Renner Individual News; August 18, 2023

Tax time comes every April, but there’s plenty you can do throughout the year to stay organized.

What you do after tax day can affect the tax you pay or get back next year.

Here are some handy year-round tips to assist with your tax planning.

Organize Your Records

  • Create a system that keeps all of your important information together. You can use a software program for electronic recordkeeping or store paper documents in clearly labeled folders.

    “If you are uncertain that a document is necessary for taxes, include it anyway,” said Paige Mason, CPA, tax manager at Renner and Company.  “We as tax accountants can make the determination.”

  • Add tax records to your files as you receive them. Organized records makes tax return preparation easier and may help you or your preparer discover overlooked deductions or credits.

“During tax season, when I receive clean and organized workpapers, it’s just the best gift. If the workpapers are not organized, it can draw out the tax preparation and filing process.”

Paige Mason, CPA, tax manager at Renner and Company

Identify Filing Status

Your filing status is used to determine your filing requirements, standard deduction, and eligibility for certain credits and the correct amount of tax that you should pay.

If more than one filing status applies to you, one way to get help choosing the best one for your tax situation is with the IRS tool Interactive Tax Assistant, What Is My Filing Status. Information needed to use it are marital status and spouse’s year of death (if applicable); and the percentage of the costs your household members paid toward keeping up your home.

Changes in family life — marriage, divorce, birth and death — may affect your tax situation, including filing status and eligibility for certain tax credits and deductions.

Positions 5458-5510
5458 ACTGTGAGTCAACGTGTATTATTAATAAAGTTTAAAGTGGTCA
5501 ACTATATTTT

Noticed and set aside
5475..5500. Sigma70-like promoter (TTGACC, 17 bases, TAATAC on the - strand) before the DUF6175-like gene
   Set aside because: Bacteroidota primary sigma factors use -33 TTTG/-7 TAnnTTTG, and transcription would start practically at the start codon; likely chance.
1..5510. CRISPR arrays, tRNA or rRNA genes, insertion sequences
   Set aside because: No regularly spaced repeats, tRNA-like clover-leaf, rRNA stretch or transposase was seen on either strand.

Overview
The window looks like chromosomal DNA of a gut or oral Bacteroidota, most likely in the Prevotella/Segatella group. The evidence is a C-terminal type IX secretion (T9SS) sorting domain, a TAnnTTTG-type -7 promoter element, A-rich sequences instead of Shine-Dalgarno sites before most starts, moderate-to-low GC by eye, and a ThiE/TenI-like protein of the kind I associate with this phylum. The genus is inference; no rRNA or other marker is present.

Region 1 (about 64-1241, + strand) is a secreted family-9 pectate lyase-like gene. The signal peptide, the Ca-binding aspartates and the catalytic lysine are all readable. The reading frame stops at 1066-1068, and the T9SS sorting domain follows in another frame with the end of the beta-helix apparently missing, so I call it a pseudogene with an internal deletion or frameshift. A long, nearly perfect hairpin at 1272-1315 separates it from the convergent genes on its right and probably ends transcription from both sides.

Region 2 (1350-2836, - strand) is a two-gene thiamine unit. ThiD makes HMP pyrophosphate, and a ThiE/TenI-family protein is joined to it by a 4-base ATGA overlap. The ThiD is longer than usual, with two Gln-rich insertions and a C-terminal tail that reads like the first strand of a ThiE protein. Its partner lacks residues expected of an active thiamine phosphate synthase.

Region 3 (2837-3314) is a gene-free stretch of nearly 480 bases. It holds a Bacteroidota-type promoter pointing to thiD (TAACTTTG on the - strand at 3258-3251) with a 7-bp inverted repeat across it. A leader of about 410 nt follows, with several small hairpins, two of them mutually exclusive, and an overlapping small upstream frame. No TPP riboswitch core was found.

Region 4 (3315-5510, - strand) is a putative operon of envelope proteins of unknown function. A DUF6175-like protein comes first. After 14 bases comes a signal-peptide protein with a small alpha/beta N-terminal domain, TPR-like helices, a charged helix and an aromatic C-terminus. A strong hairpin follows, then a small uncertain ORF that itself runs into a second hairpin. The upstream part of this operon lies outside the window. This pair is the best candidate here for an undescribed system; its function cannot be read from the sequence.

“There are five different filing statuses,” Paige said. “Using the correct filing status is important for taxpayers so they can maximize the deductions and credits available to them.” 

Understand Adjusted Gross Income (AGI)

AGI and tax rate are important factors in figuring your taxes. AGI is the taxpayer’s income from all sources minus any adjustments and deductions.

Generally, the higher your AGI is, the higher your tax rate will be and the more tax you will pay. Tax planning can include making changes during the year that lower your AGI.

“A few examples of income adjustments or deductions are educator expenses, deductible part of self-employment tax, and student loan interest deduction,” Paige said. “These adjustments and deductions reduce your total income.” 

Work On Your Withholding

Since federal taxes operate on a pay-as-you-go basis, you need to pay most of your tax as you earn income.

You should ensure that you’re withholding enough from your pay to cover your taxes owed, especially if your personal or financial situations change during the year.  To check withholding, you can use the IRS Withholding Estimator.

If you want to change your tax withholding, you need to provide your employer with an updated Form W-4.

 “The W4 is a very basic form that directly affects your tax bill,” Paige said. “Taxpayers should be sure to read the form carefully to ensure the correct amount of withholding.”

The W4 can be filed more than once, and you can resubmit your W4 with different withholding if you are over/under on it. 

“If you are concerned about your withholding, you should reach out to your accountant for a tax projection,” Paige said. “We can project your income, taxes and withholding for the year.”

Reap Rewards of Retirement

Saving for retirement can also lower your AGI. Contributing money to a retirement plan at work or to a traditional IRA also reduces taxable income.

There are income and contribution limits to all retirement plans.

“Contributing to a pre-tax retirement plan is beneficial, two-fold,” Paige said. “The contributions reduce your taxable income in the year of the contribution and you are also saving money for your future retirement.” 

There’s more to know about this. Contact Renner and Company here to help with your tax planning.

© 2023 Renner and Company, CPA, P.C. All Rights Reserved.